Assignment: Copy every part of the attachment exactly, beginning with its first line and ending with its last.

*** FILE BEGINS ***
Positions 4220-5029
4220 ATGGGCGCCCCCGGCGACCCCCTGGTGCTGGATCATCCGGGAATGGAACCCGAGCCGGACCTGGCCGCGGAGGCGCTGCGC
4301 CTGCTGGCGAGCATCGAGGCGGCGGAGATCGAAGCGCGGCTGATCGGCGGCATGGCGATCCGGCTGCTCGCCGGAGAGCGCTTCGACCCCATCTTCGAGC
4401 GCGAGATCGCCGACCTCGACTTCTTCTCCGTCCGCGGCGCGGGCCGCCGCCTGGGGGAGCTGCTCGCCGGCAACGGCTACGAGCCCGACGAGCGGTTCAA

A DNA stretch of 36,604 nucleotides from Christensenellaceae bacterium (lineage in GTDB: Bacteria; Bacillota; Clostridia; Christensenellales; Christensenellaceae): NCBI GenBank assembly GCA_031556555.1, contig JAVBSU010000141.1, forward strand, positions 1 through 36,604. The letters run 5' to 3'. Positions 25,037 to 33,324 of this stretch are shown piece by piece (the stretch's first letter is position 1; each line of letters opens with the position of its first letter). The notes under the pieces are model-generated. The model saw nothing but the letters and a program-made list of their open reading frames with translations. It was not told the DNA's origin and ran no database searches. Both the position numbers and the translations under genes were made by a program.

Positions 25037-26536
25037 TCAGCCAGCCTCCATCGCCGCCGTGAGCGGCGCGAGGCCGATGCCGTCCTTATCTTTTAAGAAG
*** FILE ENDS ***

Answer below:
Positions 4220-5029
4220 ATGGGCGCCCCCGGCGACCCCCTGGTGCTGGATCATCCGGGAATGGAACCCGAGCCGGACCTGGCCGCGGAGGCGCTGCGC
4301 CTGCTGGCGAGCATCGAGGCGGCGGAGATCGAAGCGCGGCTGATCGGCGGCATGGCGATCCGGCTGCTCGCCGGAGAGCGCTTCGACCCCATCTTCGAGC
4401 GCGAGATCGCCGACCTCGACTTCTTCTCCGTCCGCGGCGCGGGCCGCCGCCTGGGGGAGCTGCTCGCCGGCAACGGCTACGAGCCCGACGAGCGGTTCAA

A DNA stretch of 36,604 nucleotides from Christensenellaceae bacterium (lineage in GTDB: Bacteria; Bacillota; Clostridia; Christensenellales; Christensenellaceae): NCBI GenBank assembly GCA_031556555.1, contig JAVBSU010000141.1, forward strand, positions 1 through 36,604. The letters run 5' to 3'. Positions 25,037 to 33,324 of this stretch are shown piece by piece (the stretch's first letter is position 1; each line of letters opens with the position of its first letter). The notes under the pieces are model-generated. The model saw nothing but the letters and a program-made list of their open reading frames with translations. It was not told the DNA's origin and ran no database searches. Both the position numbers and the translations under genes were made by a program.

Positions 25037-26536
25037 TCAGCCAGCCTCCATCGCCGCCGTGAGCGGCGCGAGGCCGATGCCGTCCTTATCTTTTAAGAAG